The direct or clasp retainers can be distinguished between tooth-supported (Class III and IV) and tooth-tissue-supported (Class I and II) RPDs. With a Class I and II tooth-tissue-supported RPD design, the retainer clasp should provide stress breaking from the distal abutment. The distal abutment clasp would ideally have a self-releasing design for disengagement from the tooth during vertical movement under function. Such clasps include bar designs such as RPI, RPA, roach, or modified roach. Circumferential clasps such as round wrought wire with PGP (platinum-gold-palladium) or CrCo (chromium cobalt) provide retention and self-releasing during function and are an excellent option for distal extension bases. Distal abutments that have a high height of contour that cannot be modified are a good choice for the wrought wire clasp design.

Class III and IV RPD retainer clasp designs for tooth-supported RPDs include circumferential or Akers’ clasps and rotational path partials for exceeding esthetic expectations.

Minor Connectors

Minor connectors include all connecting links between the major connector or base of the RPD and all other units of the partial to include denture base retentive elements. Most minor connectors extend from the major connector to a prepared surface of the tooth. These prepared surfaces include various types of rests that provide vertical support for the RPD such as: occlusal, cingulum, ball, channel, and incisal rests. Occlusal rests are spoon shaped and are deepest at the center of the preparation while having a horizontal dimension of one-third the width of the occlusal table at the marginal ridge. Cingulum rests are ideally chevron shaped with the deepest point at the apex of the chevron and have a horizontal dimension of one-third the lingual surface of the tooth. Ball rests, also known as modified cingulum rests, are located mesial or distal to the natural cingulum. Channel rests extend from the marginal ridge to the long axis of an abutment tooth. They tend to direct forces down the long axis of a posterior abutment tooth. Channel rests are also commonly used on a distal abutment molar that has a mesial inclination for a rotation path of insertion RPD. Incisal rests are unesthetic, increase length of fulcrum, and interfere with occlusion in protrusive movements. Thus, incisal rests are highly undesirable if anterior esthetics are high on the expectation list.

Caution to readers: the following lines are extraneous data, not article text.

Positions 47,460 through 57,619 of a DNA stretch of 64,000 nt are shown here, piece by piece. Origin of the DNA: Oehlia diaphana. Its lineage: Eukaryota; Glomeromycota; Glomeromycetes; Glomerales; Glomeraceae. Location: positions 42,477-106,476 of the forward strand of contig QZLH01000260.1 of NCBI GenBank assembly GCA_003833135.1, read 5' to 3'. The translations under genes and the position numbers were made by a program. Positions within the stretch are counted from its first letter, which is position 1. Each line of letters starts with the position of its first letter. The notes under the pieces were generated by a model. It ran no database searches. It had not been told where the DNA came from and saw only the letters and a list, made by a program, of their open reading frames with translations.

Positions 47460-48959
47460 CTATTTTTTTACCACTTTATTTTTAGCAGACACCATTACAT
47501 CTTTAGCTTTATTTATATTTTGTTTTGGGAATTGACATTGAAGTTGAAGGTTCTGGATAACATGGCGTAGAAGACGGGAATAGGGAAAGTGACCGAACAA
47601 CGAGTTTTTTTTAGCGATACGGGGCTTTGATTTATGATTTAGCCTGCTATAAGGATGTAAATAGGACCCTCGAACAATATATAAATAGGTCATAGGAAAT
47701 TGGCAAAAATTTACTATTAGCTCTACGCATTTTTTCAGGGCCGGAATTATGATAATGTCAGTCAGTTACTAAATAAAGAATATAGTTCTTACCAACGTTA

Indirect Retainers

Properly designed indirect retention reduces ANP torsional leverage on the principal abutments. They assist in stabilizing the RPD against horizontal movement, splint the teeth they contact against movement, and act as auxiliary support for the major connector (Figure 13). An indirect retainer acts as a third point of reference for visual indication to determine the need to reline the RPD when it fails to fully seat as the extension base is displaced toward the edentulous ridge (Figure 17).

Summary

The keys to success with removable partial dentures are proper clinical assessment of the oral condition, diagnostic mounted study casts, determining desirable and undesirable undercuts, proper tooth modification, impeccable impressions, accurate master casts, copious clinical and technical communication on design, and occlusal harmony (Figure 18). As we go forward into this digital future of removable prosthetics, design options will be integrated into software based on variables present (Figures 19 and 20).

Technology with digital workflow processes will change removable prosthodontics as we currently know it, although human biology and biomechanics will not change. Technicians who accept these new digital tools will always be the masters of case design and manufacturing processes. Those who possess excellent knowledge in biology and bio-mechanic principles of RPD design plus digital solutions will have a true advantage in dental laboratories and prosthodontics of the future.